Fifth Informal Thematic Session for Global Compact on Migration

A blog by Kay Richmond, Chairman United Kingdom Programme Action Committee (UKPAC)

The UN has committed to addressing the problems of migration, slavery and trafficking through the development of a Global Compact (GC) based on the New York Declaration for Refugees and Migrants[1]. It will also include the Palermo Protocol, the Convention against Organised Crime[2]. There is a programme of consultations and consolidation taking place at present with the intention to have an agreed GC in September 2018.

Dr Joan Williams and I were fortunate to attend the thematic review in Vienna 4-5 September, on behalf of SIGBI, where we joined SI UN representatives Dora Vrdlovec and Christine Peer. The two days were spent listening to experts on the subject and to statements from the country delegations. Some ‘stakeholders’ (CSOs and NGOs) were also allowed to speak. I was given three minutes to do so in the informal session on the second morning – more later.

 

There was care to distinguish between trafficking and smuggling.

Trafficking:

  • Act: Recruitment, transportation, transfer, harbouring or receipt of persons;
  • Means: Threat or use of force or other forms of coercion, abduction, fraud, deception, abuse of power or of a position of vulnerability or of the giving or receiving of payments or benefits to achieve the consent of a person having control over another person;
  • Purpose: Exploitation including, but not limited to, sexual exploitation, forced labour or services, slavery or practices similar to slavery, servitude or the removal of organs.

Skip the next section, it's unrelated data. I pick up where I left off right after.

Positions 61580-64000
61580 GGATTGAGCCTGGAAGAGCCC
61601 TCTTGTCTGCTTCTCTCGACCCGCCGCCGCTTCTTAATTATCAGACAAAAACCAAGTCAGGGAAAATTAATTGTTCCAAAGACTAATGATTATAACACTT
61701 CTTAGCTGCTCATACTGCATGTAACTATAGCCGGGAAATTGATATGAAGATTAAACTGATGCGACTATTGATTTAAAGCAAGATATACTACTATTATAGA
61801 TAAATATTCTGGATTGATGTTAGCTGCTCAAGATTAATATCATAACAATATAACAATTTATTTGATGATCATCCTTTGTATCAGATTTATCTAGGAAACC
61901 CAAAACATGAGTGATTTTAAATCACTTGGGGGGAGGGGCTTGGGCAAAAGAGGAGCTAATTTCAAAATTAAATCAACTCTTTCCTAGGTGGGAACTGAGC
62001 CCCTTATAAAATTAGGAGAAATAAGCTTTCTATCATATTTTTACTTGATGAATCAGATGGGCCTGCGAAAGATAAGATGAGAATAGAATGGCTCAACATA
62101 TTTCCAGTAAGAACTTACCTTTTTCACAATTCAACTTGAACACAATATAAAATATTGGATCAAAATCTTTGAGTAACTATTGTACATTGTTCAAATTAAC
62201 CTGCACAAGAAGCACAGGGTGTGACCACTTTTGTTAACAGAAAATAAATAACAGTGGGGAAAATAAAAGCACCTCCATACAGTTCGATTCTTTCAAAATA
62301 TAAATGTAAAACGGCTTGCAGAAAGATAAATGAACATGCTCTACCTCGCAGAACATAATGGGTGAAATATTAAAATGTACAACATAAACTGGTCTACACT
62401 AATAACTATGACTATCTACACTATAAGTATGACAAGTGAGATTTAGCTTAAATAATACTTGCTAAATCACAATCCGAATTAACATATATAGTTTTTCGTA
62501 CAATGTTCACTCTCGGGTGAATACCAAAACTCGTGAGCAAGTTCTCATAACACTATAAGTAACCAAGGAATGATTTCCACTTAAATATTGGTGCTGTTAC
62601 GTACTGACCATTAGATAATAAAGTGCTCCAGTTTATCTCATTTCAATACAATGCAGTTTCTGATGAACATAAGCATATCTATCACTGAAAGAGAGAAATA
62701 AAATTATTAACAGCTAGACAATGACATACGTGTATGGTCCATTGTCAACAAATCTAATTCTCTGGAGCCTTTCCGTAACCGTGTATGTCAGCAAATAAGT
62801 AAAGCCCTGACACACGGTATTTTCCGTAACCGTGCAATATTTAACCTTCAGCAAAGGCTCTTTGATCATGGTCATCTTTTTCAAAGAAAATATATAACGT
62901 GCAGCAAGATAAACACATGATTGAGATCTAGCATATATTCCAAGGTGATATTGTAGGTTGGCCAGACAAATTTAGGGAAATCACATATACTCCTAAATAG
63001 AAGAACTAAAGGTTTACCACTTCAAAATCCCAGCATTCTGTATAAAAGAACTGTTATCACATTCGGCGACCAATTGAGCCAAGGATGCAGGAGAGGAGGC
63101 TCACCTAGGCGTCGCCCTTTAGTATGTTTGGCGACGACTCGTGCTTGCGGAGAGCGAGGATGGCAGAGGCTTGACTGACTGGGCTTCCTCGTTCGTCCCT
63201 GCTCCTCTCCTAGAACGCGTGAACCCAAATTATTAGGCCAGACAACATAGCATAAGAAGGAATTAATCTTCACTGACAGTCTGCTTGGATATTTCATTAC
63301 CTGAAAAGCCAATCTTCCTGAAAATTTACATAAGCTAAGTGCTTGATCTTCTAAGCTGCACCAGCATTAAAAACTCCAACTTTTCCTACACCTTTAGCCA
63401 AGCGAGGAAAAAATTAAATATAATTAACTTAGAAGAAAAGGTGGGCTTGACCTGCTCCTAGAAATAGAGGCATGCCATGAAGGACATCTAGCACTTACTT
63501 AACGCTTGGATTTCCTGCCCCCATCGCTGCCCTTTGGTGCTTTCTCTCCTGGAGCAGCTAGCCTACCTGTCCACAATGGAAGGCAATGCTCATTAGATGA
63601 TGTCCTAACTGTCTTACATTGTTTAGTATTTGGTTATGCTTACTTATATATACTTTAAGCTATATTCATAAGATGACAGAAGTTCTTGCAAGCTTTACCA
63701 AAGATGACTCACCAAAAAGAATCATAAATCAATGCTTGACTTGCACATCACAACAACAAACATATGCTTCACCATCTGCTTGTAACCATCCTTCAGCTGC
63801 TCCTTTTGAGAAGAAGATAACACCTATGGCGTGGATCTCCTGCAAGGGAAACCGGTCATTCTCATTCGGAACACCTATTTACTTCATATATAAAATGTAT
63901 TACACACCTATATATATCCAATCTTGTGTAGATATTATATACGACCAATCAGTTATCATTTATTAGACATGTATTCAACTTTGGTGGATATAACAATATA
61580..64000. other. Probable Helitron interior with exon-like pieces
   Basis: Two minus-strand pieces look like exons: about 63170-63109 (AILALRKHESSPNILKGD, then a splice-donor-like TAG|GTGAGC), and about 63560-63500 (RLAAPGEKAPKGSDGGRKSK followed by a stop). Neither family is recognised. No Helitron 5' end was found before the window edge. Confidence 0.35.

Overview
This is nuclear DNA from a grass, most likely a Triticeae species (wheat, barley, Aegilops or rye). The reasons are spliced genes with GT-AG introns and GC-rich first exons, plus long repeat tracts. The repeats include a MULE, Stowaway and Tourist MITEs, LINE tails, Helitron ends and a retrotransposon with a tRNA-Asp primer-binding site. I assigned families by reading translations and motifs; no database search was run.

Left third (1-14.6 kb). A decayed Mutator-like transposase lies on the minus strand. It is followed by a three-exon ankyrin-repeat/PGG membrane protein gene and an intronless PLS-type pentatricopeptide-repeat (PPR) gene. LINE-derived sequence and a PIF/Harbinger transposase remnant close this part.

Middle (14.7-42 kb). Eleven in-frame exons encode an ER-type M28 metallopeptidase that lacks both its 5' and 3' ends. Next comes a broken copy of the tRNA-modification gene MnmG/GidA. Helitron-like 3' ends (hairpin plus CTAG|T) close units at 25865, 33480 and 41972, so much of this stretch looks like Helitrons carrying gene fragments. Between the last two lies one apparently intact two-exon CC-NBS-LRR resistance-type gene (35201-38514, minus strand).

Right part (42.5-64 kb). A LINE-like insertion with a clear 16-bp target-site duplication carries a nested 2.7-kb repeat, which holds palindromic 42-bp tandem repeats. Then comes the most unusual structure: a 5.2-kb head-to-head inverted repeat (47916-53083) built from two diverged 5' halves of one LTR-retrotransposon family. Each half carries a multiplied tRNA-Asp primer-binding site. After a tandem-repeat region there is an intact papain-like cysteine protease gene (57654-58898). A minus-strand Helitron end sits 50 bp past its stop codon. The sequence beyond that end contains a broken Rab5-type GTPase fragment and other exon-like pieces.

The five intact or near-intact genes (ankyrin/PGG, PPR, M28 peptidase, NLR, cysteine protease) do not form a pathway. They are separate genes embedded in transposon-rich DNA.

Smuggling of migrants:

  • Act: The procurement of the irregular entry of a person;
  • Means: Into a State Party of which the person is not a national or a permanent resident;
  • Purpose: In order to obtain, directly or indirectly, a financial or other material benefit.

Trafficking is a crime against the person and can occur within a state whereas smuggling is a crime against a state and is transnational. Some points of note:

Slavery:

  • Victims should not be the subject of criminal proceedings;
  • Smuggling is highly racialised and gendered with 1.1 million victims from 18 countries in 2015/16;
  • If the smuggler enters the EU and is caught then there will be a prison sentence but if s/he facilitates transport from outside the EU s/he will be able to continue smuggling;
  • The need to ensure the implementation of relevant laws, including IHL, was emphasised; there is a significant gap between the adoption of relevant laws and their implementation;
  • Migrants deserve protection;
  • International cooperation and collaboration are essential.

 

Trafficking:

  • 90% of migrants are involved with traffickers;
  • The main reasons for trafficking are sexual exploitation and forced labour;
  • Currently there are:
    • 244 million international migrants;
    • 65 million are forced migrants of whom;
    • 21 million are women and girls;
  • There have been only 9,000 convictions with 90% for sex trafficking and 11% for labour despite millions being trafficked;
  • There is little distinction between smuggling and trafficking in reality and any distinctions must not be used to suit political pressures.

 

In summary:

  • There is a need to reconcile migration and anti-trafficking/slavery laws;
  • SDGs 5 and 8 are particularly relevant;
  • The training of personnel involved is needed, to a consistent standard; see Appendix 1 for the scheme being implemented across the UK at present;
  • Efforts involved in rescue are not only about saving people from drowning but also care, help and rehabilitation are essential.

 

Survey of the public’s knowledge of these crimes: